The federal Liberal government appears to be in no rush to complete a legally required parliamentary review of Canada’s medical assistance in dying law, which is already 18 months behind schedule.
The repeated delays have led some critics to conclude that the government would rather wait for court rulings to force its hand, than delve into the potentially politically explosive issues that the parliamentary review was meant to explore.
These issues include whether mature minors or Canadians with only mental illnesses should be eligible for medical assistance in dying and whether people with dementia and other competence-eroding conditions should be able to make advance requests for the procedure then that they still have the mental capacity to consent.
The review by a joint parliamentary committee of deputies and senators was due to begin in June 2020, but the committee was only formed last spring.
It held just three meetings – two of which were purely organizational – before Parliament recessed for the summer and the committee was then disbanded in August due to the federal election being called.
While all the other House of Commons committees were quickly reconstituted after the election and resumed their activities, the joint committee on assisted dying has still not been reinstated, even though it is theoretically supposed to return its report in May.
A spokesman for Government House Leader Mark Holland said the government looks forward to the committee “being reconstituted at the next session of the House” which resumes on January 31, “so that it can move quickly to do its job in the months to come”.
But even if the committee is struck immediately, Senator Pamela Wallin, who was to represent the Canadian Senators Group on the committee, predicts there’s no way it’ll get through its complex and charged job. emotion in just four months.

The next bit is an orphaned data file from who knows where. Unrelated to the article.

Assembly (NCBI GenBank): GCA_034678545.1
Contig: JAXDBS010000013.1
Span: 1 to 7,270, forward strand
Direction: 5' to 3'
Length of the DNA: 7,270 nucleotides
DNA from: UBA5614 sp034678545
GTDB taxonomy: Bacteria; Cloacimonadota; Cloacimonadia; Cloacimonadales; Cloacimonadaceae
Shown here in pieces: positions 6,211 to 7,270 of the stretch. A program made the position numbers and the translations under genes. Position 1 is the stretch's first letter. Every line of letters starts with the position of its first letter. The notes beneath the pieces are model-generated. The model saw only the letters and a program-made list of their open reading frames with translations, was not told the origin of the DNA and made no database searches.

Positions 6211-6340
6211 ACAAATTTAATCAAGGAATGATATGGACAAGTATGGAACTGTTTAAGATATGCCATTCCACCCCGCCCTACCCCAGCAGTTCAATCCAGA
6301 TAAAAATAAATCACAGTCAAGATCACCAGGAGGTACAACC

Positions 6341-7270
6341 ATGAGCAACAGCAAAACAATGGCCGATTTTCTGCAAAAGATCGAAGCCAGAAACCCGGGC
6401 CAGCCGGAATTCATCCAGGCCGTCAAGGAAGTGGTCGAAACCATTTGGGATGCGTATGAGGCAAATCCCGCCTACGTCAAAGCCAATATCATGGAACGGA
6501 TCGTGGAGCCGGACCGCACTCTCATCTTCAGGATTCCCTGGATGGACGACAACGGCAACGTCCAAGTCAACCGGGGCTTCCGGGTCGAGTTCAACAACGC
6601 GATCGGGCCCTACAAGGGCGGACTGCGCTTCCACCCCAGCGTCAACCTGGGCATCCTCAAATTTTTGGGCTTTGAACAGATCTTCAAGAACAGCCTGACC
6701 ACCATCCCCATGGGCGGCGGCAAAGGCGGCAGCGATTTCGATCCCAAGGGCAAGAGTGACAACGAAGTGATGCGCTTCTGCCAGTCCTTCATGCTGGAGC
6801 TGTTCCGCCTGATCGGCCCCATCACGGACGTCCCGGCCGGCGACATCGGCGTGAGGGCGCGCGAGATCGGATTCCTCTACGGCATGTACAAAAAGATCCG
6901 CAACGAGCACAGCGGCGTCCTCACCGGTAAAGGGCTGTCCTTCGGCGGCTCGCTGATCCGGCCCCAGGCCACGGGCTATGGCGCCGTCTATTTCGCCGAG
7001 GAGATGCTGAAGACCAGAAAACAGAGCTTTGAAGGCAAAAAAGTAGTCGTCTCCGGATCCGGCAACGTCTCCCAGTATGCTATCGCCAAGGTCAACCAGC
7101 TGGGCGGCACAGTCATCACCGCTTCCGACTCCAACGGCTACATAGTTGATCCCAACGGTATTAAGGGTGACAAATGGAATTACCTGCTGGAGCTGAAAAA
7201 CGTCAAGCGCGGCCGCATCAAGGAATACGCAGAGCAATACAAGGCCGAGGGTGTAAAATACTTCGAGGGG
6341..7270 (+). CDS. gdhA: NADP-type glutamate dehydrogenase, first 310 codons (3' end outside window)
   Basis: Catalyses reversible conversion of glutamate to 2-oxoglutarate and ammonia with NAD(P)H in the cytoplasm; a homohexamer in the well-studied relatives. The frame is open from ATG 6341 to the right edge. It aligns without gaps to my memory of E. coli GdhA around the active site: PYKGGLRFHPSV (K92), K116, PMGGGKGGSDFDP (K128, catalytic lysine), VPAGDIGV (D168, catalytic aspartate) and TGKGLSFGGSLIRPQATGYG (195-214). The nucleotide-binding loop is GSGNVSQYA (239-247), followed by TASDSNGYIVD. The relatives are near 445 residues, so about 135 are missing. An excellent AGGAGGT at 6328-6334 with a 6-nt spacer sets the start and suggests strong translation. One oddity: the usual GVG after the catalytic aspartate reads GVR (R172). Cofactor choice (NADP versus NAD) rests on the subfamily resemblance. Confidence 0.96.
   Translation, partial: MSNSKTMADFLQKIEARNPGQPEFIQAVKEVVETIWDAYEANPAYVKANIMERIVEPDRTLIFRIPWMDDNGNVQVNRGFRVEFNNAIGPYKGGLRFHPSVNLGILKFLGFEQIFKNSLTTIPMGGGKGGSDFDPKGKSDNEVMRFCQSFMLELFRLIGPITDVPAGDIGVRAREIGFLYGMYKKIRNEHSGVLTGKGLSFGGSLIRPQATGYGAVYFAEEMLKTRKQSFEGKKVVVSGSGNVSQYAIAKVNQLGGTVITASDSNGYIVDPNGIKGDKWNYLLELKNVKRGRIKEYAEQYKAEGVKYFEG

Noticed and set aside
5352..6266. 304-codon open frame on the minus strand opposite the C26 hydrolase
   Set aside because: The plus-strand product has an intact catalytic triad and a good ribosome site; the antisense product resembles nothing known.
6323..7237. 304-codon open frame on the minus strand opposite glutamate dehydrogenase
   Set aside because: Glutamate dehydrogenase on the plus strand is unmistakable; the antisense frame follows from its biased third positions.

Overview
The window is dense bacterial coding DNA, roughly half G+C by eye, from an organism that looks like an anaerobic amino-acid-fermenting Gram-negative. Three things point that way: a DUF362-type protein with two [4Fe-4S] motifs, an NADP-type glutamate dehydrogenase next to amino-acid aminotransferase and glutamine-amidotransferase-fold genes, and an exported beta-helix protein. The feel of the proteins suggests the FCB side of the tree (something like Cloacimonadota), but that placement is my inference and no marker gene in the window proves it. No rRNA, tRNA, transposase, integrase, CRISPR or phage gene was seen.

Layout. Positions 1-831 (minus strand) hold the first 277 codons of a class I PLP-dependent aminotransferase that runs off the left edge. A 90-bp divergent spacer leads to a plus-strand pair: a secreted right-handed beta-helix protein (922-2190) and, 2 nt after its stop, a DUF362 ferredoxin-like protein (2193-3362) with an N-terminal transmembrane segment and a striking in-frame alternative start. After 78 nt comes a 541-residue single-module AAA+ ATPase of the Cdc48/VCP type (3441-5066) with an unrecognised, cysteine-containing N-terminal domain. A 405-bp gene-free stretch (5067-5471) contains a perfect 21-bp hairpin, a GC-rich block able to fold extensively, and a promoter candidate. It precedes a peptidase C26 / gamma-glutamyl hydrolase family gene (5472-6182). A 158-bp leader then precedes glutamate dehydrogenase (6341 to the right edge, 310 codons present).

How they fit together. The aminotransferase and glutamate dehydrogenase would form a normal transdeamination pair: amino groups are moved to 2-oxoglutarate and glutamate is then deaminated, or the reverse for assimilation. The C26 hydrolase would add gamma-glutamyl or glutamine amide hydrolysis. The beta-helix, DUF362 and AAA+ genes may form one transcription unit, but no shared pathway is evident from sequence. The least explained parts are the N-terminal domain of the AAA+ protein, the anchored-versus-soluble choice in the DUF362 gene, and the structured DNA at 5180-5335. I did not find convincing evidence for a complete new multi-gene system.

“You have to really want this to happen for it to happen,” she said in an interview, adding that she had no idea the government wanted to act quickly.
Wallin said the five senators named to the committee last May are all ready to start but have not received an explanation for the delay in appointing deputies. The 10 MPs who were appointed to the committee last spring were all re-elected on September 20 and could presumably be reappointed without difficulty.
“It’s just frustrating for all of us,” she said, attributing the delay to the government’s “general reluctance” to get ahead of the courts on the issue of access to physician-assisted dying.
“I think it will be long term, as it always has been on this issue: the courts will lead,” said Wallin, who has championed the issue of advance requests.
The government’s approach imposes a heavy financial and physical burden on already seriously ill people who are forced to engage in lengthy legal battles to access medical assistance in dying, she said. For people with dementia, who don’t have years to devote to legal challenges, “it robs them of this very, very fundamental choice” to die with dignity.
In addition to issues surrounding mature minors, mental illness and advance requests, the committee is also expected to study a host of related issues, such as the state of palliative care in Canada and the protection of Canadians with disabilities.
When assisted dying was legalized in Canada in 2016, the legislation included a commitment to a five-year parliamentary review of the new law, which limited the procedure to people whose natural death was “reasonably foreseeable”.
The Liberals were criticized last year for making changes to the law — in response to a Quebec court ruling that struck down the foreseeable death requirement — without even launching the promised review. But there are no apparent legal consequences to ignoring these statutory commitments or deadlines.
As part of Bill C-7 passed last March, the government promised to finally set up the parliamentary committee within 30 days (a deadline it missed by about a week) and to report to it within a year of its first meeting, which was held in May. He did not take into account a disruption of the work of the committee by an election.
Although the committee is supposed to study the question of expanding access to medical assistance in dying for people suffering only from mental illnesses, the government has already agreed in C-7 to lift the current ban on this. in 2023 and has set up a separate committee of experts to advise on the rules that should apply in these cases.
These experts have proceeded on schedule and are expected to publish their report by March 17, according to the office of Justice Minister David Lametti.
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